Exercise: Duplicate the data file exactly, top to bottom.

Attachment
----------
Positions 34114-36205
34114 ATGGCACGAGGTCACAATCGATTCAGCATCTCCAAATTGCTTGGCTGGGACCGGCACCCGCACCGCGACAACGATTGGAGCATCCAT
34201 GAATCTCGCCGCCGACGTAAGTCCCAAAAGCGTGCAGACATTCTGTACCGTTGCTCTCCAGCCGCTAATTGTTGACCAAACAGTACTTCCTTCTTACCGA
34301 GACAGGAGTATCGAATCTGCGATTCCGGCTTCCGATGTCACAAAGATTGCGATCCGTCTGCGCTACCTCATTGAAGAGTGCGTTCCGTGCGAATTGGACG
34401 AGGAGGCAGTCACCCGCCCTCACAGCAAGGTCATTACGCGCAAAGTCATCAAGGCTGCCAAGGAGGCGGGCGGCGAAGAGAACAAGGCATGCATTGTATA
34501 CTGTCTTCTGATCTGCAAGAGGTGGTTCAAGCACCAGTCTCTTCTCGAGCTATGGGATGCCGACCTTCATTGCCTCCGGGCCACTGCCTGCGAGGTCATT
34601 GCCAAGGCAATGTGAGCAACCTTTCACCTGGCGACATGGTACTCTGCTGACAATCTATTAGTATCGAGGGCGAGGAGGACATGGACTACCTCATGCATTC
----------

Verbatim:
Positions 34114-36205
34114 ATGGCACGAGGTCACAATCGATTCAGCATCTCCAAATTGCTTGGCTGGGACCGGCACCCGCACCGCGACAACGATTGGAGCATCCAT
34201 GAATCTCGCCGCCGACGTAAGTCCCAAAAGCGTGCAGACATTCTGTACCGTTGCTCTCCAGCCGCTAATTGTTGACCAAACAGTACTTCCTTCTTACCGA
34301 GACAGGAGTATCGAATCTGCGATTCCGGCTTCCGATGTCACAAAGATTGCGATCCGTCTGCGCTACCTCATTGAAGAGTGCGTTCCGTGCGAATTGGACG
34401 AGGAGGCAGTCACCCGCCCTCACAGCAAGGTCATTACGCGCAAAGTCATCAAGGCTGCCAAGGAGGCGGGCGGCGAAGAGAACAAGGCATGCATTGTATA
34501 CTGTCTTCTGATCTGCAAGAGGTGGTTCAAGCACCAGTCTCTTCTCGAGCTATGGGATGCCGACCTTCATTGCCTCCGGGCCACTGCCTGCGAGGTCATT
34601 GCCAAGGCAATGTGAGCAACCTTTCACCTGGCGACATGGTACTCTGCTGACAATCTATTAGTATCGAGGGCGAGGAGGACATGGACTACCTCATGCATTC